Land is the most vital resource of a country. It is a fixed asset and cannot be expanded to meet the needs of an increasing population. Therefore, it must be used carefully and in the best possible manner. The total geographical area of India is 32.88 lakh sq. kms. The major land uses in India are:

Net Sown Area (NSA)

  • The total land area on which crops are grown in a region is called net sown area. The net sown area and the area sown more than once together are called gross cultivated area. In India, about 47 % of total reporting area is under the net sown area.

  • States namely Punjab, Haryana, West Bengal, and Uttar Pradesh have the high proportional share of NSA than the national average. Against this, the share of NSA is less than one half of the national average in states of Himachal Pradesh, Uttarakhand, Meghalaya, Manipur, Nagaland, Mizoram, Sikkim, and Arunachal Pradesh. All these states suffer from physical disabilities, such as undulating terrain due to hilly topography, limiting the availability of plain land, and fertile soils which are important for cultivation. This is evidently clear from state wise distribution of proportional share of NSA that physiographic factors play an important role in availability of net cropped area in a region.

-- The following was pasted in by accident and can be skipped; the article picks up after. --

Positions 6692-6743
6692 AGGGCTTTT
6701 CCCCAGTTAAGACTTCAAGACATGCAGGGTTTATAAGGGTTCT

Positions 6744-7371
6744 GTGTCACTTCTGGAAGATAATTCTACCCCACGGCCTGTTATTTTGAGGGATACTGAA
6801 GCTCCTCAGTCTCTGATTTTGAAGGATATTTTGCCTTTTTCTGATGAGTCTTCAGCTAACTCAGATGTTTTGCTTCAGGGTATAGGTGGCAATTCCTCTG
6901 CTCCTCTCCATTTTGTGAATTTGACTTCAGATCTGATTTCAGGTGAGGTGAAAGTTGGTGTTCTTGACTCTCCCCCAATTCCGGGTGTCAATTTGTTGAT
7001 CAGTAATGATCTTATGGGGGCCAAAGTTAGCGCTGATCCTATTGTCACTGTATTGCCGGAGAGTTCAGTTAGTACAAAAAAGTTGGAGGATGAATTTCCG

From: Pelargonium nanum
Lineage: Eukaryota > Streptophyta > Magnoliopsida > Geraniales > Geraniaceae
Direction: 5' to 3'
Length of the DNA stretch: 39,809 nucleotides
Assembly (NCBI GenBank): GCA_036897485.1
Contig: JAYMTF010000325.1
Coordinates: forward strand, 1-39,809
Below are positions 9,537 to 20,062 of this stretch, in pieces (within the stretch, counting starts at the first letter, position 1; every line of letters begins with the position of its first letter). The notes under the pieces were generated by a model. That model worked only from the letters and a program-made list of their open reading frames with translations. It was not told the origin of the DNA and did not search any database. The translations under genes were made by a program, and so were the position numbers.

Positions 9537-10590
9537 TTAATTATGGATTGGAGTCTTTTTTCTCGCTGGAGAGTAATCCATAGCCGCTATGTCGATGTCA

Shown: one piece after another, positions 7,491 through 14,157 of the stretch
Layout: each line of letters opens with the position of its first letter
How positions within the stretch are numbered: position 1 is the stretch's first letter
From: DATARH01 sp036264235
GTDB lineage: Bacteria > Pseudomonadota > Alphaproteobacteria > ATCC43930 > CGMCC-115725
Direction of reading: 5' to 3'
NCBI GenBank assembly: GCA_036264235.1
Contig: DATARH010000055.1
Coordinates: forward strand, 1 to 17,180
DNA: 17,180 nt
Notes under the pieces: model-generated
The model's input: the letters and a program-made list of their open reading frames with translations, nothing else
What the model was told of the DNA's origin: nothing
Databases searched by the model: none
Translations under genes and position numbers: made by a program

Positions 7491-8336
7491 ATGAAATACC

The area under forest cover is about 68 million hectares or 22 % of the total area in the country. This area has increased from 40 million hectares in 1951 to 68 million hectares in 2000. For the ecological balance the forest cover should be at least 33 % of the total geographical area of a country. The states of Arunachal Pradesh, Mizoram, Jammu and Kashmir, and Tripura have relatively larger proportion of area under forest cover.

Land Not Available for Cultivation